bitmath is a Python module I wrote which simplifies many facets of interacting with file sizes in various units as python objects. A few weeks ago version 1.3.1 was released with a few small updates.
This new function accepts inputs using non-standard prefix units such as single-letter, or mis-capitalized units. For example,
parse_string will not accept a short unit like ‘100k‘, whereas
parse_string_unsafe will gladly accept it:
Several broken, moved, or redirecting links have been fixed. Wording and examples are more consistent. The documentation also lands correctly when installed via package.
bitmath-1.3.1 is available through several installation channels:
Ubuntu builds have not been prepared yet due to issues I’ve been having with Launchpad and new package versions.
It’s been quite a while since I’ve posted any bitmath updates (bitmath is a Python module I wrote which simplifies many facets of interacting with file sizes in various units as python objects) . In fact, it seems that the last time I wrote about bitmath here was back in 2014 when 1.0.8 was released! So here is an update covering everything post 1.0.8 up to 1.3.0.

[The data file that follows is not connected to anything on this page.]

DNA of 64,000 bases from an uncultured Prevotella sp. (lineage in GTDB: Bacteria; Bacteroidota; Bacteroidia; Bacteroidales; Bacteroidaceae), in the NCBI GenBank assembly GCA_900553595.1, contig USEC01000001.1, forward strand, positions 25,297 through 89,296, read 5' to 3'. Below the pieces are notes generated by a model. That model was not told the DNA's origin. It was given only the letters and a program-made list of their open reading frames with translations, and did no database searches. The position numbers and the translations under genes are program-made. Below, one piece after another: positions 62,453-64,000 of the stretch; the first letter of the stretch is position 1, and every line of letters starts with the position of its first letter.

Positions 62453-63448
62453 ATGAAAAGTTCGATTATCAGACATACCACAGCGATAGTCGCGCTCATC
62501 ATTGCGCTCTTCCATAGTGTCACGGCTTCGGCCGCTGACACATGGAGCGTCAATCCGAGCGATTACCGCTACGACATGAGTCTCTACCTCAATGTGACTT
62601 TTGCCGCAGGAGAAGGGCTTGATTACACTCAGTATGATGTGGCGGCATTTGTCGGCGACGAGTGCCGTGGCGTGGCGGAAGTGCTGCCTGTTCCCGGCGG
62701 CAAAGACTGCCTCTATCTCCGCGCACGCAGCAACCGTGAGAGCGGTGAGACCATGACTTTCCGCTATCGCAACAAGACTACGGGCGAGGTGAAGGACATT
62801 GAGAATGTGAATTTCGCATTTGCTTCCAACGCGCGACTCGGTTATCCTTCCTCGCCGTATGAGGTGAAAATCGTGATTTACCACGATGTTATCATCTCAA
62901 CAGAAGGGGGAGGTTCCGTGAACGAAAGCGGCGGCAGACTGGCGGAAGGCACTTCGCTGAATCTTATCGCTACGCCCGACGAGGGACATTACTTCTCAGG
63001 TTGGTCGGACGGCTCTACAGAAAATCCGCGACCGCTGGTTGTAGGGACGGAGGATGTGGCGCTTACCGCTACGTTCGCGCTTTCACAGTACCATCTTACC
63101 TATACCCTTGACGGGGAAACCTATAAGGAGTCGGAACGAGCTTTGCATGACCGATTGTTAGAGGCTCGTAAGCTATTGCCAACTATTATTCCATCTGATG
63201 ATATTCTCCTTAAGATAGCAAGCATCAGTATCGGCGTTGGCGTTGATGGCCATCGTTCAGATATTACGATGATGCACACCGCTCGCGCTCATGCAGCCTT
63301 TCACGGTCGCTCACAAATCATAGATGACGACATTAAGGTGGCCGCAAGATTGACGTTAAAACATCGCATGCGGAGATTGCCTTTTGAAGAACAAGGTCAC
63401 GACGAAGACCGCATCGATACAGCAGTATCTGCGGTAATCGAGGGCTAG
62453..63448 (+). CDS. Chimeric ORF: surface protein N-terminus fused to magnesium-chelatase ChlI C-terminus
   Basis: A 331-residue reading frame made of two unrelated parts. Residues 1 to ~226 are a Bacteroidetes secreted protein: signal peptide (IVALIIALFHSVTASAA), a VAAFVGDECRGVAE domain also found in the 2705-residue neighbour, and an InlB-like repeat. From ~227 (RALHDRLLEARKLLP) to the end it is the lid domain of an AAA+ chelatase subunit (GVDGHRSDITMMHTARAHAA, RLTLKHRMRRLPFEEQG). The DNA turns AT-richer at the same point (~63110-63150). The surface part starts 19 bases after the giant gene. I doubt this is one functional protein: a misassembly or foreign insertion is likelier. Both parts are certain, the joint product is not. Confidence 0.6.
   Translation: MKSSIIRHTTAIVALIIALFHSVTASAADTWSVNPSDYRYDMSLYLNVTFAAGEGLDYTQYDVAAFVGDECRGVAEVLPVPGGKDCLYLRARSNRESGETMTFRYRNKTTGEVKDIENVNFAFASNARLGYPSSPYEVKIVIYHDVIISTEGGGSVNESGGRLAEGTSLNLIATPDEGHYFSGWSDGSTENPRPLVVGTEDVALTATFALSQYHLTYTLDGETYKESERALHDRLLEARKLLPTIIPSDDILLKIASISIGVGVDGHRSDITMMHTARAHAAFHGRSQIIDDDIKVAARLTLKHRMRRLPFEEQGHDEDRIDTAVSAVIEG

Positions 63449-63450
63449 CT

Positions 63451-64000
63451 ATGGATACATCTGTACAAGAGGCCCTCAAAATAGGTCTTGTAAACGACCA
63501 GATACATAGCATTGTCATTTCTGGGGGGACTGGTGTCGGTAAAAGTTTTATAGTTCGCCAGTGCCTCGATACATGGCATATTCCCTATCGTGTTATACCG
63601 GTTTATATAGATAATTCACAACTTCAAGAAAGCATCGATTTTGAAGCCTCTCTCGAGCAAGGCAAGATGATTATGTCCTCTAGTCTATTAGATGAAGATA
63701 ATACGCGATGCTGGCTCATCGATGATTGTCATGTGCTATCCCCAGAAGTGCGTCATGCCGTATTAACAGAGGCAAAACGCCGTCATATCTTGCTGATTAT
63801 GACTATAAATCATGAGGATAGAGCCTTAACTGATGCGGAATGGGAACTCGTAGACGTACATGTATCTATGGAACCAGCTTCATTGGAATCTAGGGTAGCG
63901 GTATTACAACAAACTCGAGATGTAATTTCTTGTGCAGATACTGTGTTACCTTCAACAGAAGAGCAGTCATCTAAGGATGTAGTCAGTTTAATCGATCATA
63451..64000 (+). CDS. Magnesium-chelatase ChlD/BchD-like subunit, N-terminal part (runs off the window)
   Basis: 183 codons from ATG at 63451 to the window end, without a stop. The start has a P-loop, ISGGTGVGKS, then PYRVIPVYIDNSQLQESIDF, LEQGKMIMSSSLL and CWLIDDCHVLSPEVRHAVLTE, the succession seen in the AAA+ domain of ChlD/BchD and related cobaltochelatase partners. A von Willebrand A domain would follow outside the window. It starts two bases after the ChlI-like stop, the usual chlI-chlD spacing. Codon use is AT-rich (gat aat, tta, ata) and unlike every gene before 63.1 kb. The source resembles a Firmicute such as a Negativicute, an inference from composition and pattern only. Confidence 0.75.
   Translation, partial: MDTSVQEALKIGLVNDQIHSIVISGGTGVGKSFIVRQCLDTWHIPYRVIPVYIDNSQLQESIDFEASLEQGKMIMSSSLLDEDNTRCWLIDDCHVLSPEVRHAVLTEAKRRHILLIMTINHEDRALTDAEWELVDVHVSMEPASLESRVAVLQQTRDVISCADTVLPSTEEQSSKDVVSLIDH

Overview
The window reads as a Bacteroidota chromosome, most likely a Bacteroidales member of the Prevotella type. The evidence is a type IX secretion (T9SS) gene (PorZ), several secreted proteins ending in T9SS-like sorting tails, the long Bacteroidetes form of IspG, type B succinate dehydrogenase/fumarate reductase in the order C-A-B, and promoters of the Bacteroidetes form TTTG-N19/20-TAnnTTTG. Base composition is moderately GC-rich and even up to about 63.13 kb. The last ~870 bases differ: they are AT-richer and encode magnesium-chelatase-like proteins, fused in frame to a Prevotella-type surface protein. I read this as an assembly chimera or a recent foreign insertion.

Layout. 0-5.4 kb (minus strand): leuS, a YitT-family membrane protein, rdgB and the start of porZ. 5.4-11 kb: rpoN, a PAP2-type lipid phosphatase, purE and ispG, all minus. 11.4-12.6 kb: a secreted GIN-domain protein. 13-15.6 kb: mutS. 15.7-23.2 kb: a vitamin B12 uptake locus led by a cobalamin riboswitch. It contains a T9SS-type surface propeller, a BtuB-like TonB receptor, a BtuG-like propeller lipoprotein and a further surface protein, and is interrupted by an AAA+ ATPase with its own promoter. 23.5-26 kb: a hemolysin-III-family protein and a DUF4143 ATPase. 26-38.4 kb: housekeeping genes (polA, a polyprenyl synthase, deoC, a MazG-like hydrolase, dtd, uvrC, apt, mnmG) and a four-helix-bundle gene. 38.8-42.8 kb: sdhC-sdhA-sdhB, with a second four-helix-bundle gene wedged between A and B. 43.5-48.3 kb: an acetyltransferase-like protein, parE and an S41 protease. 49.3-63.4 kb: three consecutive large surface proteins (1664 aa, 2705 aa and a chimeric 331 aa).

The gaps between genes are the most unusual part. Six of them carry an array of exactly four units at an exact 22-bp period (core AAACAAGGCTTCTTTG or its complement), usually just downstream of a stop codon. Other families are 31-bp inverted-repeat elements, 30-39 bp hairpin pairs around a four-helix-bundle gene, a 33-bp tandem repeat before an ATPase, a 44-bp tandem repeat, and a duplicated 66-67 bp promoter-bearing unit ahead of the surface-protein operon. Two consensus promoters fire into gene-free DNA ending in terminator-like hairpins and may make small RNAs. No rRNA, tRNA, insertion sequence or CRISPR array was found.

bitmath, you can use to do simple conversions right in your shell [docs]!
To help with the Fedora Python3 Porting project, bitmath now comes in two variants in Fedora/EPEL repositories (BZ1282560). The Fedora and EPEL updates are now in the repos. TIP:
python2-bitmath will obsolete the
python-bitmath package. Do a
update‘ operation just to make sure you catch it.
The PyPi release has already been pushed to stable.
Back in bitmath-1.0.8 we had 150 unit tests. The latest release has almost 200! Go testing!
bitmath-1.0.8-1 was published on 2014-08-14.
Last week I wrote about bitmath, a Python module I made for working with (prefix) units commonly used to represent file sizes, e.g., kB, GiB, Byte, TB. I can now happily say that python-bitmath has passed the review process and has been officially accepted into Fedora!
Need more proof?
Tonight I’m upgrading my desktop (“fridge”) from Fedora 11 to 12. For my own personal benefit I’ll be documenting the process. Things I want to take note of in particular include: which additional files must be backed up for system services like samba, my current partition map, and what process I used to perform the upgrade (optical media, netboot?).